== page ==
Last year the government agreed to raise tuition fees, which saw fees rise from on average £3,000 a year starting in 2011 to on average £7,500 in 2012. The Guardian UK covered this with the main points:
- Universities have submitted their 2011 tuition fees plans and it has emerged that every university in England is planning to charge at least £6,000 a year.
- More than two thirds expect to charge the £9,000 maximum fees for some or all courses.
- Fees are paid when students graduate and start earning £21,000 a year.
- If the debt isn’t cleared in 30 years, it will be wiped out.
- Grants are available to help students and universities are supposed to offer students more financial aid than ever before.
So as students get busy revising and practising for their exams, the challenges above pose many questions. Is it really relevant or necessary to have a university education? Is it worth getting in to debt for a degree? Isn’t there a cheaper way to educate the next generation of students with the skills they really need? We certainly don’t pretend to have the answers to these questions. We can conclude however that for the moment student debt is a necessary evil and one that must be carefully managed so as to minimise it’s impact until a better solution is found.
Student financial survival
At ExamTime we would like to be able to provide students and their families with not only the best tools to succeed in exams but also advice on surviving financially through college once you get there.
We always advise to create your own student debt survival guide to trim expenses and find savings across the entire lifestyle board. So here are our tips to saving £££’s!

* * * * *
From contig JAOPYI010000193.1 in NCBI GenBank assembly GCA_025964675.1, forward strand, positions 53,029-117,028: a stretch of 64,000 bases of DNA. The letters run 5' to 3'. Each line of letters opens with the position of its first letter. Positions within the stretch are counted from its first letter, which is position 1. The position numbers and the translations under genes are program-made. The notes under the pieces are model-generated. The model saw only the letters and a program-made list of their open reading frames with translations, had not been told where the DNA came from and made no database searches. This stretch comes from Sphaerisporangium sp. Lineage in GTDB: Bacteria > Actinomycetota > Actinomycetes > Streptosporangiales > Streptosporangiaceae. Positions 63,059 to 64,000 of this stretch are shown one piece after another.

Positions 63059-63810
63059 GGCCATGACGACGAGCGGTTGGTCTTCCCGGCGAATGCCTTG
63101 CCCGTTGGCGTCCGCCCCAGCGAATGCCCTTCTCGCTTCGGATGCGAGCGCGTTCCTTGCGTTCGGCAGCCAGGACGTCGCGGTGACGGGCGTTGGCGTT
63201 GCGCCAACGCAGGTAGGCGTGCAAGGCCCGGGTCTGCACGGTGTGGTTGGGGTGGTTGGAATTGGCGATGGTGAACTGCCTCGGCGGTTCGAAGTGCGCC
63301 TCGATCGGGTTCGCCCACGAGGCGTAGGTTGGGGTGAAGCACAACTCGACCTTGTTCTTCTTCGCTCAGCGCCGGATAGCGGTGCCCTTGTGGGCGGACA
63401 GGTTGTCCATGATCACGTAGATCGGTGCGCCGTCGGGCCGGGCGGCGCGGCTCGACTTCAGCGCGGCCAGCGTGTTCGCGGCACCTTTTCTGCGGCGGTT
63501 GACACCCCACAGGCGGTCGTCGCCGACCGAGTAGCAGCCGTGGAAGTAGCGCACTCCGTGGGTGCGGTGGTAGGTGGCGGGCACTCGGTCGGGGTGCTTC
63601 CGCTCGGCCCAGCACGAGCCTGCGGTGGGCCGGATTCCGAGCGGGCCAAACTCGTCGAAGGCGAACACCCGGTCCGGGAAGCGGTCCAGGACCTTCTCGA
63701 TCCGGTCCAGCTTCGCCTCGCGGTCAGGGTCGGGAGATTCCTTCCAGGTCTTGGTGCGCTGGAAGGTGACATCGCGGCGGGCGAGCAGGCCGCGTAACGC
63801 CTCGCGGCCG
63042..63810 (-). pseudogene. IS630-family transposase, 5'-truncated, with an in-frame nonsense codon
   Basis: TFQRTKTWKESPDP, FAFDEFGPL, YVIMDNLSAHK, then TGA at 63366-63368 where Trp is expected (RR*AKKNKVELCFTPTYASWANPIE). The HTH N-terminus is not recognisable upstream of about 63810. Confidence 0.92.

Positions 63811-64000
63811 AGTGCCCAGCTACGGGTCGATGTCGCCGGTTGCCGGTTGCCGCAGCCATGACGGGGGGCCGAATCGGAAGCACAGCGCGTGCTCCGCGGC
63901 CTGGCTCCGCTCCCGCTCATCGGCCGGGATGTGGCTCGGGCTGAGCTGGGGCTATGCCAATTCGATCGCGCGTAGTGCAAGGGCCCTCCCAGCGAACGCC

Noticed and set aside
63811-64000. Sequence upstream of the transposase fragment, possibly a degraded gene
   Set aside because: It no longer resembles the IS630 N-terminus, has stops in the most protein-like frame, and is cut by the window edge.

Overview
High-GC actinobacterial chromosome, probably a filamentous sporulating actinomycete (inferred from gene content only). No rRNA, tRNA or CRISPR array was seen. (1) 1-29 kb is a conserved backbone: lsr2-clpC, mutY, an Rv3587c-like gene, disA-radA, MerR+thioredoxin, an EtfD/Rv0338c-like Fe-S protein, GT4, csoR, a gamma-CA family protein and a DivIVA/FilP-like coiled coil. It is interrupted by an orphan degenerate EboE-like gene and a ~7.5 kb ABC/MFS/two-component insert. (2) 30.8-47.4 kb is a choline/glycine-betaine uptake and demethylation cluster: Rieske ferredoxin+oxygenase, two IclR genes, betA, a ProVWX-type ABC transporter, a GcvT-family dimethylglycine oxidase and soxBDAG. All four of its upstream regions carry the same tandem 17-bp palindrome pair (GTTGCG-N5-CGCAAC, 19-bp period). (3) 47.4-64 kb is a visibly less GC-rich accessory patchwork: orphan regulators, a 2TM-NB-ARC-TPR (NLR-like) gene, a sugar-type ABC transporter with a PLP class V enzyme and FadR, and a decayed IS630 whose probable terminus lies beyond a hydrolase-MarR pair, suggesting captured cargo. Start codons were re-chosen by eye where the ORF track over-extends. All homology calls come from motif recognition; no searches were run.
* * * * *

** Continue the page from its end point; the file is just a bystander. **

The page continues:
Think Long term
Don’t get carried away in the SU bar as soon as your student loan hits your bank account. It looks like a lot of money in initially, but after the rent gets paid, books are bought, it’s not long before that balance will shrink.
Shop around for competitive offers on utilities, ask for student discounts and check all major providers before making your decision.
As the financial sector goes through “interesting” times, students can take advantage as banks get more competitive. Compare the interest rates, overdraft facilities, credit cards and loan options. Register for phone and internet banking so you can keep on eye on your accounts easily.
More and more retailers are offering students discounts for clothes, gym membership, cinema tickets, meals etc. Take advantage of these offers, arrange your social life around these offers and you will see the difference in your bank balance.
Don’t be afraid to be a geek!
Don’t be afraid to use software programs to create your budgets. Excel spreadsheets can be a great way of keeping track of your spend and budgeting. Use the latest technologies to organise your study, free where possible, such as free flashcard and free mindmap software.
While we can’t do anything about the hike in University tuition fees, we will continue to offer students advice and help in getting to and getting through college!!